Regular physical activity is important at any age, but it can sometimes be a challenge for older people – especially those who have trouble walking, climbing stairs or lifting things.
Benefits of Exercise Without Full Mobility
“The good news – seniors don’t need to have full mobility to experience the many benefits of exercise.“ said Sierra Goetz, co-founder and operations director at the HomeCare Advocacy Network (HCAN). “Doing a few simple exercises every day can make it easier for seniors to bathe, dress, get into and out of a chair and move around the house or neighborhood. It can also help reduce the risk of falls.”
You don’t need expensive exercise equipment to get a good workout. Here are seven things you can do – even if you have limited mobility.
Work out in water to reduce pressure on your joints. It will also help you build strength, improve balance and maintain heart health.
Use groceries instead of weights for bicep curls, shoulder presses and bent-over rows (standing or seated). A gallon jug of milk, a bag of apples or a container of laundry detergent work great!
Incorporate resistance bands into exercises that will improve strength and balance such as seated rows, squats, chest press, bicep curls and pull-aparts.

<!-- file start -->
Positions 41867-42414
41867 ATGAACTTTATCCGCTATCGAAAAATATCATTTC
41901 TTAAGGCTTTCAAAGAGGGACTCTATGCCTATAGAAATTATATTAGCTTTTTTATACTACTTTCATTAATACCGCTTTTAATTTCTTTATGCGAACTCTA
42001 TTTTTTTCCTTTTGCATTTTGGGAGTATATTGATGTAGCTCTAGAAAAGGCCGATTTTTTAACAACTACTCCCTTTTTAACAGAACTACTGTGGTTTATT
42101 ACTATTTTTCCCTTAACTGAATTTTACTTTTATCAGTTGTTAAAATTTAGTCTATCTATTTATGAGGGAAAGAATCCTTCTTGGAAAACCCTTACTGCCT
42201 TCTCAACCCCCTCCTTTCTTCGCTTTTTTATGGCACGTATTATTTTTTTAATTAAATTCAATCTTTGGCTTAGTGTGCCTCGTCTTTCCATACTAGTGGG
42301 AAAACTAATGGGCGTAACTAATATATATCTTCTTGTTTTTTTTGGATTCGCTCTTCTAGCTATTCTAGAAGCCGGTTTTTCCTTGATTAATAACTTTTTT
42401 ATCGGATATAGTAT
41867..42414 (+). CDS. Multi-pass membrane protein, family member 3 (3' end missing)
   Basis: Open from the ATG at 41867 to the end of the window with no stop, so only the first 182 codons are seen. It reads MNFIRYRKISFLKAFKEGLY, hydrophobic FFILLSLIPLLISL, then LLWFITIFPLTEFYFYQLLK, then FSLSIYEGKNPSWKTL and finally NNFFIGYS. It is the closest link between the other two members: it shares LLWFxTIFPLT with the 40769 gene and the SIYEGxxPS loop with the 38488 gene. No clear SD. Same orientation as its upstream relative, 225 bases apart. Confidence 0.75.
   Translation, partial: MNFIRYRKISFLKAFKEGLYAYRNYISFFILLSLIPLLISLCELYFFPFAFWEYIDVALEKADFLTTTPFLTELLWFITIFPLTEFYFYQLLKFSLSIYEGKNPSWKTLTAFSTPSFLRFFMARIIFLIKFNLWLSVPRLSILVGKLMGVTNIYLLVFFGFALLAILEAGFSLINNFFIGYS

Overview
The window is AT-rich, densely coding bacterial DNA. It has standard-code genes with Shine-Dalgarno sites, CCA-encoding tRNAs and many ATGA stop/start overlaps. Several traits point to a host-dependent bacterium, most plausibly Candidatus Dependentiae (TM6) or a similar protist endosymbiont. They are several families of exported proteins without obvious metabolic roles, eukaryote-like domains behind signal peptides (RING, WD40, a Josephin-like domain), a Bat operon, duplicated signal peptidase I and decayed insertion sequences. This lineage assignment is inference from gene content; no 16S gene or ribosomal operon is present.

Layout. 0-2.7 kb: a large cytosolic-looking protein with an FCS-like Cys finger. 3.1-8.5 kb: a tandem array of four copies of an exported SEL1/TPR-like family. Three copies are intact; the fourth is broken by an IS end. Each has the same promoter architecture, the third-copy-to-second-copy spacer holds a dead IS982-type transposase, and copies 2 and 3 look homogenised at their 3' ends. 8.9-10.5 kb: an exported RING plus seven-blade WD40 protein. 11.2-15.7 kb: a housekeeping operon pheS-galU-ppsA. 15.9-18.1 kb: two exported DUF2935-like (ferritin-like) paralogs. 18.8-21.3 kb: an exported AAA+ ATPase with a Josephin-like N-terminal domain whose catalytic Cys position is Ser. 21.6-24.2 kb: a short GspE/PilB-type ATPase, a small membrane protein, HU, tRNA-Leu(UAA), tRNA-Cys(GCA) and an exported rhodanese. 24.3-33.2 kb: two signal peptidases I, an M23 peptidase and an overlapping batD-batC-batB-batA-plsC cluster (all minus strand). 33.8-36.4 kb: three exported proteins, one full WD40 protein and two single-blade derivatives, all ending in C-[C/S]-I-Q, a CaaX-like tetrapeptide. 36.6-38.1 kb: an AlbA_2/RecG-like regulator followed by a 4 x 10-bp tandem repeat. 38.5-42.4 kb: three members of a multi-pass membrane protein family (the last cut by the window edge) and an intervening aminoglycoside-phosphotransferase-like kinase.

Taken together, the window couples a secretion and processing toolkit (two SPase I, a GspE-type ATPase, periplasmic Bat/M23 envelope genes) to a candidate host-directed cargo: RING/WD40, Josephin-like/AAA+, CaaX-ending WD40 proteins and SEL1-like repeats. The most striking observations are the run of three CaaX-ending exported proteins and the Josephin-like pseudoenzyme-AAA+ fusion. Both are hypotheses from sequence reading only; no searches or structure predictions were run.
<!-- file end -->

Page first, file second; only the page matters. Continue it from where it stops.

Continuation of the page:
Squeeze a tennis ball for 3-5 seconds to improve the grip strength needed to open jars and lift objects. Do this 10-15 times with each hand.
Use a chair with armrests to build upper body strength. Sit with your feel flat on the floor and slowly push yourself out of the chair using only your arms. Hold for one second and lower yourself back into the chair.
Sit with your back straight against a chair and raise one leg and stretch it to be as straight as possible and flex your foot – be careful not to lock your knee. Lower and repeat with the other leg.
Stretch your chest by sitting in a chair and extending your arms to your sides. Ease your arms back so that you feel your shoulder blades moving toward one another. When you get a good stretch, pause and hold for 10 seconds.
“At HCAN our professional caregivers encourage our clients to be as active as possible, because we know it will help them live independently for as long as possible,” Goetz said. “A little movement every day can make a big difference – even for those with limited mobility.”